5 Reasons Everyone Should Get Tested for STDs

STD screening is something that everyone needs at least once in their lives, and most people need to be tested for STDs on a far more regular basis than that. That's because STDs don't only affect people who are "high risk." They're a fact of life for ordinary Americans — and can impact anyone who has sex.

Unfortunately, most people have no idea how common STDs are... and how important testing is. They incorrectly assume they'd know if they were at risk of contracting an STD and would be able to tell if they had one. However, the high frequency of misconceptions isn't really surprising. The truth is that even many doctors are uninformed about sexual health risks, and therefore do not regularly encourage their patients to get STD tested. They too assume it isn't necessary.

They're wrong.

Why does everyone need to get STD testing?


Because Even Virgins Can Have STDs

Young Couple at Beach
Tetra Images - Yuri Arcurs / Brand X Picture / Getty Images

Just because your partner has never had sex doesn't mean they can't have a disease that may be sexually transmissible. A number of STDs are spread by skin-to-skin contact. Other sexually transmissible conditions, such as oral herpes, may even be passed by casual affection between family members. A substantial fraction of people with cold sores get them from their relatives during childhood, but those cold sores can then be spread sexually during oral sex.


No One Likes to Think Their Spouse Has Been Cheating

Married people, and those in other committed relationships, often say that they don't need STD testing, because they're in mutually monogamous relationships. To an extent that is true, but only if everyone involved in the relationship was screened for STDs before they got together. Many people with STDs have no idea that they are infected, which can cause relationship problems when symptoms appear after a couple has been together for years... or when a woman discovers she's been infected with chlamydia only after she has trouble getting pregnant. Screening before a relationship starts can let everyone involved know where they stand and help avoid unjustified accusations of cheating.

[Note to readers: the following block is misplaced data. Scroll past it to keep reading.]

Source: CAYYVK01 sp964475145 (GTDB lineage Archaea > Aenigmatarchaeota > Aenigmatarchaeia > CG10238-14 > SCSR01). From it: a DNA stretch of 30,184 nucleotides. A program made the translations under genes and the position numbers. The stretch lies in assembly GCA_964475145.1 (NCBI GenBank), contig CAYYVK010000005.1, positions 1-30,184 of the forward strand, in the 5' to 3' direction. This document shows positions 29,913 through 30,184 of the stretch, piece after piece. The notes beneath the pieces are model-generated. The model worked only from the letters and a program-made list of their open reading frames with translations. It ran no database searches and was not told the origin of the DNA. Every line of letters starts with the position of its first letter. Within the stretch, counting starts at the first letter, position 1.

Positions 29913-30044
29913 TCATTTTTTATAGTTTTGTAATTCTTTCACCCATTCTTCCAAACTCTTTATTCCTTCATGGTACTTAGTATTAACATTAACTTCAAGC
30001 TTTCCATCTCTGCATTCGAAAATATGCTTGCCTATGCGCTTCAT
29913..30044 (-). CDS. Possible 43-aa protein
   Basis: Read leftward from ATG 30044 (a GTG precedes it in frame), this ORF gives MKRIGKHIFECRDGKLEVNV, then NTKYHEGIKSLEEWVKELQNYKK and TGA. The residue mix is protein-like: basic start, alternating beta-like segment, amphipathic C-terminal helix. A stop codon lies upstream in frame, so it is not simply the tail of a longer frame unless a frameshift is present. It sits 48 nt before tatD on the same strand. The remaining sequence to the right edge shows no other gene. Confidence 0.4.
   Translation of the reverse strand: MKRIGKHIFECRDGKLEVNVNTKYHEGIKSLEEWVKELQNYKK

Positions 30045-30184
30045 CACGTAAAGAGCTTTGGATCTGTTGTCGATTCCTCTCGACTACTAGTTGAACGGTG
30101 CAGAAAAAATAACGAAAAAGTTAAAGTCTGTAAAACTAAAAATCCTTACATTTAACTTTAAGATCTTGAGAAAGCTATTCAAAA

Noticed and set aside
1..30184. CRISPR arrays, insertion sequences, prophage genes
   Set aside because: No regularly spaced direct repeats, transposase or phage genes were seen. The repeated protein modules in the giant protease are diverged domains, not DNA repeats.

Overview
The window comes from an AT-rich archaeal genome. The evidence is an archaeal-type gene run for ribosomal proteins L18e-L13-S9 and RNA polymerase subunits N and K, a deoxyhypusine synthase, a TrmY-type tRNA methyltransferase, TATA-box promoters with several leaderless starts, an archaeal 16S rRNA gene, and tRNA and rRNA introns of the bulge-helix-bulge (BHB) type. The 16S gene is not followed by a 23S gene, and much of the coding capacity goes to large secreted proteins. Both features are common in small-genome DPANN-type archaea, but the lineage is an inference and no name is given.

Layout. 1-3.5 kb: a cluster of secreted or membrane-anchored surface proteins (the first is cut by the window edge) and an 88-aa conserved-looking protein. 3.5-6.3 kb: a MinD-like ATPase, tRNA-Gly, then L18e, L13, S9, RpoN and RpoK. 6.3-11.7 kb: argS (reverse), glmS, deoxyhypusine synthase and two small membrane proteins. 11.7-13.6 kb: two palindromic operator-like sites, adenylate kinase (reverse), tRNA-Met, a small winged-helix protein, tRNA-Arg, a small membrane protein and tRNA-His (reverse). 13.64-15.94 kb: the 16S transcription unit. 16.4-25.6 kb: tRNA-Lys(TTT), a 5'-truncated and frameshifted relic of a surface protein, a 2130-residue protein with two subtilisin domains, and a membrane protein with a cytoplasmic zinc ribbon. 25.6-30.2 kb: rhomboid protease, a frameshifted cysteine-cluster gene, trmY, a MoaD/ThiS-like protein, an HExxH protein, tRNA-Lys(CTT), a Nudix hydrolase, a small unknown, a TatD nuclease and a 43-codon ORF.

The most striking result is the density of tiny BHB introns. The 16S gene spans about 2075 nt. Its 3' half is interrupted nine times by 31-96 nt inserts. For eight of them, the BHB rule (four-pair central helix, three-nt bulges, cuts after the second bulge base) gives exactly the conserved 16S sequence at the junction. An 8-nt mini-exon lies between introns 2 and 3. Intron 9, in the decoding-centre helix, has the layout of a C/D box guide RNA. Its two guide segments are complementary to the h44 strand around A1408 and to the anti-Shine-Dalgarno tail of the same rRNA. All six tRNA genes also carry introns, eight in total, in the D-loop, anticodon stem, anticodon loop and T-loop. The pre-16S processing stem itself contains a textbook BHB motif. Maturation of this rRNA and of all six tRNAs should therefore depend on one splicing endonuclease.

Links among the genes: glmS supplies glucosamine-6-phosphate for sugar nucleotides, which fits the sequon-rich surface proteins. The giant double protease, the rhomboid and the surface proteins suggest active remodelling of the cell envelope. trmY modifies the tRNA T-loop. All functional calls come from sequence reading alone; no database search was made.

Because It's Never Too Late to Play Safe

Some people don't bother getting tested for STDs when they're in a relationship because they've had unprotected sex, and they assume that if they were going to get an STD they'd have it already. Why bother worrying about something that it's too late to prevent? However, it's never too late to get tested or to start having safer sex. It's not like STDs are transmitted every time an infected person has sex.


Because Worrying Is Scarier Than Knowing

There's no question about it—being diagnosed with an STD isn't any fun. However, even less fun than knowing you have an STD is being afraid that you might have an STD. Many people who have avoided STD testing for years find that it's actually a relief to know for certain what is going on in their bodies. Once they know, they can do something about it. In addition, certain STDs, like HIV are easier to treat when they're caught early. Scientists have begun to gather evidence that, when HIV treatment is started early enough, it's even possible to achieve a functional cure.


Because You Respect Yourself and Your Sexual Partners

Still, the best reason to get tested for STDs is that doing so helps you to have open, honest, and accurate conversations with sexual partners about STD risk and safe sex. Unless you've both gone to your doctors and asked for STD testing, there's no way to know whether you have any infections that you'll want to disclose to each other.

While it's a good idea to play safe even in low-risk situations, it's also really nice to be able to make informed choices about your sexual health. You can't determine whether someone has a sexually transmitted infection just by looking at them or based on what they do. The only way to know what's going on is to seek out testing. It may not be perfect 100 percent the time, but it's far more accurate than relying on guesswork or assumptions.

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3 Sources
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  1. American Sexual Health Association. Oral herpes.

  2. Center for Disease Control and Prevention. STDs and infertility. Updated October 13, 2013.

  3. Avert. Symptoms and stages of HIV infection. Updated July 1, 2019.